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What is vulval cancer?

The vulva is external part of the female genitals. Cancer in this area can cause a lump that may be sore or bleed. There are 1,400 new cases in the UK every year.

What is vulval cancer?

The vulva is the external part of the female genitals, around the opening of the vagina. It includes:

  • your labia or ‘lips’ surrounding the vagina
  • the clitoris, the sexual organ that helps women reach sexual climax
  • the Bartholin's glands. Two small glands each side of the vagina that make fluid which acts as a lubricant during sexual intercourse.

Vulval cancer is cancer that starts in any of these areas. It most commonly starts on the labia.

Vulval cancer grows slowly and sometimes starts as a growth of abnormal cells, called vulval epithelial neoplasia – or VIN. These cells are known as a precancer and may develop into vulval cancer.

Who gets vulval cancer?

Vulval cancer is rare. There are around 1,400 new vulval cancer cases in the UK every year.

The risk of vulval cancer increases with age and it’s most common in women over the age of 90. But young women can get pre-cancerous changes and cancer. If you notice any persistent soreness or inflammation, whatever your age, you should speak to your GP.

What are the risk factors and causes of vulval cancer?

70% of vulval cancers are caused by certain types of human papilloma virus (HPV). HPV is the name given to a group of viruses with more than 100-different types. Not all of them are cancer causing, the ones that can cause cancer are known as high-risk HPV.

HPV is common and most people will get the HPV virus at some point in their life. It is spread through close skin-to-skin contact during any type of sexual activity with a partner.

Most of us won’t realise we have HPV. It can stay at very low or undetectable levels for many years without causing problems. In most cases, the body’s immune system will eliminate the virus within two years. This means an HPV infection may have come from a partner a long time ago.

There are a few other factors that can increase your risk of developing vulval cancer, these include:

  • a long-term skin condition called Lichen Sclerosis
  • a precancerous condition called VIN
  • previous cervical cancer or pre-cancerous cells in the cervix
  • a weakened immune system

What are the symptoms of vulval cancer?

Symptoms include a lump on the vulva. This may be swollen, itchy, painful and bleed.

You may have changes to the skin on the vulva, such as thick, raised, lighter or darker patches, or a mole that changes colour. Or you might experience burning when you wee, but this could be caused by many different things.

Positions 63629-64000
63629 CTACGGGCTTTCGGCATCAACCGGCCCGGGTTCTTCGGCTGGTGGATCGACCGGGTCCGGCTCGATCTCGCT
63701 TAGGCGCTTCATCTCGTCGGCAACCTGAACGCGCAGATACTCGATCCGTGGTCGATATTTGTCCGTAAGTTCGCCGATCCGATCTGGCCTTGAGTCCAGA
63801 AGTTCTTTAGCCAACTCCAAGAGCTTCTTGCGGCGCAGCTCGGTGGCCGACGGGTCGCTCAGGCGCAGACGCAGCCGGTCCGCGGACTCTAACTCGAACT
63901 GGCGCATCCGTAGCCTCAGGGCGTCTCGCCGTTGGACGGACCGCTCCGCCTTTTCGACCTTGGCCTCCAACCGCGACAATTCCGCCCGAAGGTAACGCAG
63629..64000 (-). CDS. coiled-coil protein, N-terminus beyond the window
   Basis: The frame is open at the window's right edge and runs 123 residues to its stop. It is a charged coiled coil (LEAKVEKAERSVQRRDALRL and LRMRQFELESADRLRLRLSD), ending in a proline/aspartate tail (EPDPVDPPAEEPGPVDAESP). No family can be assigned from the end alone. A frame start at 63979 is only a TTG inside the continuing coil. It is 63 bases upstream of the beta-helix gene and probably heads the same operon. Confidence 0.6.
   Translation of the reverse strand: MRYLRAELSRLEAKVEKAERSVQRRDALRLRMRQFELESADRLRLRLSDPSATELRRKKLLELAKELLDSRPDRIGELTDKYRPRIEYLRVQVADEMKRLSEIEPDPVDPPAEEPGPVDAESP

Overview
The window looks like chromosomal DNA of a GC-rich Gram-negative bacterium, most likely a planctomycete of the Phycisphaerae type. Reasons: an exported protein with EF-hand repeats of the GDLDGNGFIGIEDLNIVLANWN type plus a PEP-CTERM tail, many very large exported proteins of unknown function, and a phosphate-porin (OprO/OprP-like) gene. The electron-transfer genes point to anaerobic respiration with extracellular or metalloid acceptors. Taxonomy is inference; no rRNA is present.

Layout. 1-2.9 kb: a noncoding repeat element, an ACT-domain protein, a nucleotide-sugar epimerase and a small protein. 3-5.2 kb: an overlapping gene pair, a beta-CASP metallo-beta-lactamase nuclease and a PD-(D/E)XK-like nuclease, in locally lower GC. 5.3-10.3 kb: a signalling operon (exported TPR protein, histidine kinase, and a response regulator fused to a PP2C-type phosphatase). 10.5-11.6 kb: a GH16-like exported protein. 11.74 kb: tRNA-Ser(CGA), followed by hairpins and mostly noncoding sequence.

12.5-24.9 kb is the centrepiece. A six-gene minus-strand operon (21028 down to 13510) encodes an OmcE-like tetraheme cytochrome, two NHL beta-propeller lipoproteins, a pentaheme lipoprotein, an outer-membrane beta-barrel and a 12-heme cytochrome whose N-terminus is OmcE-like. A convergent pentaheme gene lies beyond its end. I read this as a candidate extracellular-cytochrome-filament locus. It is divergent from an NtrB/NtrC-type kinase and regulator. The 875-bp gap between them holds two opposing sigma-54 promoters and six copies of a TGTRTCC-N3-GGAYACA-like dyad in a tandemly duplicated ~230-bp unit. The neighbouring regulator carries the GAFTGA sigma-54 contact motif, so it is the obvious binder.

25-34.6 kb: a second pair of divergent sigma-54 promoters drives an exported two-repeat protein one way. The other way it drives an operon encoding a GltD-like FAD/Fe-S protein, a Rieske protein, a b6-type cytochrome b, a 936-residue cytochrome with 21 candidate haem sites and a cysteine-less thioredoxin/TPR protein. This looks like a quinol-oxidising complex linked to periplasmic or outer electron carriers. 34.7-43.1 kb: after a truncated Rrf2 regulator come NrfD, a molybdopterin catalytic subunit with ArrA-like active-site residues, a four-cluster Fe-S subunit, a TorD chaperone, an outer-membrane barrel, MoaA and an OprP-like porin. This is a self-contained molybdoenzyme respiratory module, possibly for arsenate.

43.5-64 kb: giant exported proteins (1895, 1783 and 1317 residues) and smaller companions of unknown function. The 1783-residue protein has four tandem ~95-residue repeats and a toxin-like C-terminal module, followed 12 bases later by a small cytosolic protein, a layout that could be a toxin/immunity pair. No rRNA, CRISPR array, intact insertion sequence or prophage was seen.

Go and see your GP if you have any of the symptoms mentioned – treatments are much more successful when cancers are diagnosed early.

How is vulval cancer diagnosed?

Your GP will examine you and check your vulva.

They should make you feel as comfortable as possible. You could also ask to see a female doctor if that helps.

If they think it might be cancer, you will be referred to the hospital for a biopsy. You should be seen at the hospital within two weeks.

A biopsy means that a small piece of skin from your vulva will be removed and analysed. You will have a local anaesthetic to numb the area, so you can’t feel anything.

If the examination or biopsy show cancer you may be sent for further tests to help determine if the cancer has spread.

How is vulval cancer treated?

Treatment for vulval cancer normally involves surgery. Some people may need to have radiotherapy and chemotherapy as well. But this depends on the size of the cancer, if it has spread and your general health.

It’s a good idea to discuss what your options are with your doctor and the benefits and risks of each. This will help you reach a decision that is best for you.

Treatment for vulval cancer can causes side effects such changes to the way your vulva looks, as well as sexual side effects and bladder and bowel problems. Your health professionals will give you treatment and support for these.

You can read more about vulval cancer treatment options on Macmillan’s vulval cancer pages.

Can vulval cancer be cured?

It may be possible for doctors to get rid of the cancer completely if it is at an early stage. But this might not be possible if it has spread to other parts of the body.

Getting support

There is more information on vulval cancer on the NHS website.

If you are worried about vulval cancer or have been diagnosed with it, there are places to get support:

You can also watch our gynaecological cancers webinar. Dr Sarah Kitson, an expert in women’s cancers, discusses the most common symptoms of the five gynaecological cancers: cervical; ovarian; vulval; vaginal; and womb cancer She also explains who may be most at risk and the impact a diagnosis can have.

Read about our research into gynaecological cancers

As a women’s health charity, part of what we do is fund research to save and change the lives of women, girls and babies.

We are currently co-funding a research study with the British Gynaecological Cancer Society to investigate if an innovative new technology can help detect and treat vulval and cervical cancers faster and more accurately.